What was the layout of the trenches in WW1?
Trench Layout They were constructed in parallel lines, with troops in front-line trenches around 1km away from the enemy front line, and second line support trenches behind the front line with reserve trenches behind the second line trenches.
What are the parts of a trench?
Frontline trenches were usually about seven feet deep and six feet wide. The front of the trench was known as the parapet. The top two or three feet of the parapet and the parados (the rear side of the trench) would consist of a thick line of sandbags to absorb any bullets or shell fragments.
What were the 4 types of trenches in WW1?
Front-line Trench. This type of trench was also known as the firing-and-attack trench.
What were the 3 trenches called in WW1?
There were three different types of trenches: firing trenches, lined on the side facing the enemy by steps where defending soldiers would stand to fire machine guns and throw grenades at the advancing offense; communication trenches; and “saps,” shallower positions that extended into no-man’s-land and afforded spots …
How were the trenches arranged?
The trenches weren’t dug in one long straight line, but were built as more of a system of trenches. They were dug in a zigzag pattern and there were many levels of trenches along the lines with paths dug so soldiers could travel between the levels. Soldiers generally rotated through three stages of the front.
What did a trench smell like?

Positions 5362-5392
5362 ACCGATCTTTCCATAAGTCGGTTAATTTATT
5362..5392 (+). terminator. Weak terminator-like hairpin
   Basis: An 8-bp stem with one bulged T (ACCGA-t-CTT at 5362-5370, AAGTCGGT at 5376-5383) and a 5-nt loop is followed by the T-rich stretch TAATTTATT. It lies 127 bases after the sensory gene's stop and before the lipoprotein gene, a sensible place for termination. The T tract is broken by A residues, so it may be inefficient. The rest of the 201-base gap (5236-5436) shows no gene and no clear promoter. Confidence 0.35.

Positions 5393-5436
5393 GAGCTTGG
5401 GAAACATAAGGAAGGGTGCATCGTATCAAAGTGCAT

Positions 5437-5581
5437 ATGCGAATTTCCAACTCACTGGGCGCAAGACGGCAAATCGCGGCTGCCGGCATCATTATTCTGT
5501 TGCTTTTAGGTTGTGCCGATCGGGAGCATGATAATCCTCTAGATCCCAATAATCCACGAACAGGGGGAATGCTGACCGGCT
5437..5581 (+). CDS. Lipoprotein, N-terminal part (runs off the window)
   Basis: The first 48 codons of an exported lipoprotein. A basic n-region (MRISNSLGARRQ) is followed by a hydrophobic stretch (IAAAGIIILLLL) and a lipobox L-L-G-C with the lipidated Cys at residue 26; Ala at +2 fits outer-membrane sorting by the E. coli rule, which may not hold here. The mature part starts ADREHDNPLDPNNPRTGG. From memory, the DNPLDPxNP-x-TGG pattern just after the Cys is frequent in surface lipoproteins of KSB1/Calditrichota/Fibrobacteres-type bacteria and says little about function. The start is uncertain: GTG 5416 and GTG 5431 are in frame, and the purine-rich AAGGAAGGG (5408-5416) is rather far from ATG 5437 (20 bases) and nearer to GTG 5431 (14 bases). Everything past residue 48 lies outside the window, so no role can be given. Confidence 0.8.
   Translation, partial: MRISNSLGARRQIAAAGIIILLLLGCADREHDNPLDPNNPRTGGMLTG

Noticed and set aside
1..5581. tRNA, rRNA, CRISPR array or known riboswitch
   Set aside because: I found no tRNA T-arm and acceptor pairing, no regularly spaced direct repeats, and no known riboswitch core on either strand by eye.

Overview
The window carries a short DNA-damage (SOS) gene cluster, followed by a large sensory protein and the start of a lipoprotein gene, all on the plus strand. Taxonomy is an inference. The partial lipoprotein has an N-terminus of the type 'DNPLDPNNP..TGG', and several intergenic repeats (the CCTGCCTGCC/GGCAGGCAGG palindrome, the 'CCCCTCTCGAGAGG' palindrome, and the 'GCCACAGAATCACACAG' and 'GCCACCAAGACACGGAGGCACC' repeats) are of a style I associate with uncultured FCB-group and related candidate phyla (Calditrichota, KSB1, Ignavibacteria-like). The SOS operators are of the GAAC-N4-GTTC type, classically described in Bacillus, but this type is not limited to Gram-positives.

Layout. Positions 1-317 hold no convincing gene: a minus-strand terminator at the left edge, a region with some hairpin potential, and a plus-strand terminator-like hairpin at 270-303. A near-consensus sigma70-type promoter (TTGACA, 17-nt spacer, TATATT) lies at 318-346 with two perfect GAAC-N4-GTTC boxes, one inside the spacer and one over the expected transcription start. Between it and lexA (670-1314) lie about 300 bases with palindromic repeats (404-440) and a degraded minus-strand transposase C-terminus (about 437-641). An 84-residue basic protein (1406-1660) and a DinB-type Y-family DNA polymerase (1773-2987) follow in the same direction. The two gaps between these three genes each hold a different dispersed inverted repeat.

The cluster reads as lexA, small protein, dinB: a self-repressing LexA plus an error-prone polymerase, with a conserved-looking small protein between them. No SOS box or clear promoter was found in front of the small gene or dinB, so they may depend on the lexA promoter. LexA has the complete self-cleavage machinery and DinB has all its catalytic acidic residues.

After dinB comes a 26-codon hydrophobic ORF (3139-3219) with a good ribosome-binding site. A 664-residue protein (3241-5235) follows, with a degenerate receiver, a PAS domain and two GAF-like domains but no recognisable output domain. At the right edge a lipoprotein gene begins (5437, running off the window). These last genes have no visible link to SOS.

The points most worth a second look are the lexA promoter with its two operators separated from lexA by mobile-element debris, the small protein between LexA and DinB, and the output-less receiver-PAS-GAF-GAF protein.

Trenches would also smell of creosol or chloride of lime, used to stave off the constant threat of disease and infection. Add to this the smell of the lingering odor of poison gas, rotting sandbags, stagnant mud, cigarette smoke and cooking food. Rats thrived in the millions among trenches during WWI.
What killed most men in the trenches?
With the development of trench warfare, increasingly large artillery was developed to fire high explosive shells and smash enemy trenches, like this battery of 9.2 inch howitzers. The majority of casualties on the Western Front were caused by artillery shells, explosions and shrapnel.
What were trenches like 3 facts?
Top 10 Facts about The Trenches
- Trench warfare was started by the Germans in The First World War.
- There was 2,490 kilometres of trench lines dug during the First World War.
- Most trenches were between 1-2 metres wide and 3 metres deep.
- Trenches weren’t dug in straight lines.
What was the cause of the smell in the trenches?
Stinking mud mingled with rotting corpses, lingering gas, open latrines, wet clothes and unwashed bodies to produce an overpowering stench. The main latrines were located behind the lines, but front-line soldiers had to dig small waste pits in their own trenches.
How did soldiers go to the toilet in the trenches?
They also had dug outs, for rest, and latrines. These latrines were trench toilets. They were usually pits dug into the ground between 1.2 metres and 1.5 metres deep. Two people who were called sanitary personnel had the job of keeping the latrines in good condition for each company.
How were dogs used in the trenches?
The canines carried aid to the wounded, took messages between the lines and sniffed out enemy soldiers. Their roles were deemed so important that in the early months of 1917 the War Office formed the War Dog School of Instruction in Hampshire to train them. They were also used for pulling machine guns and equipment.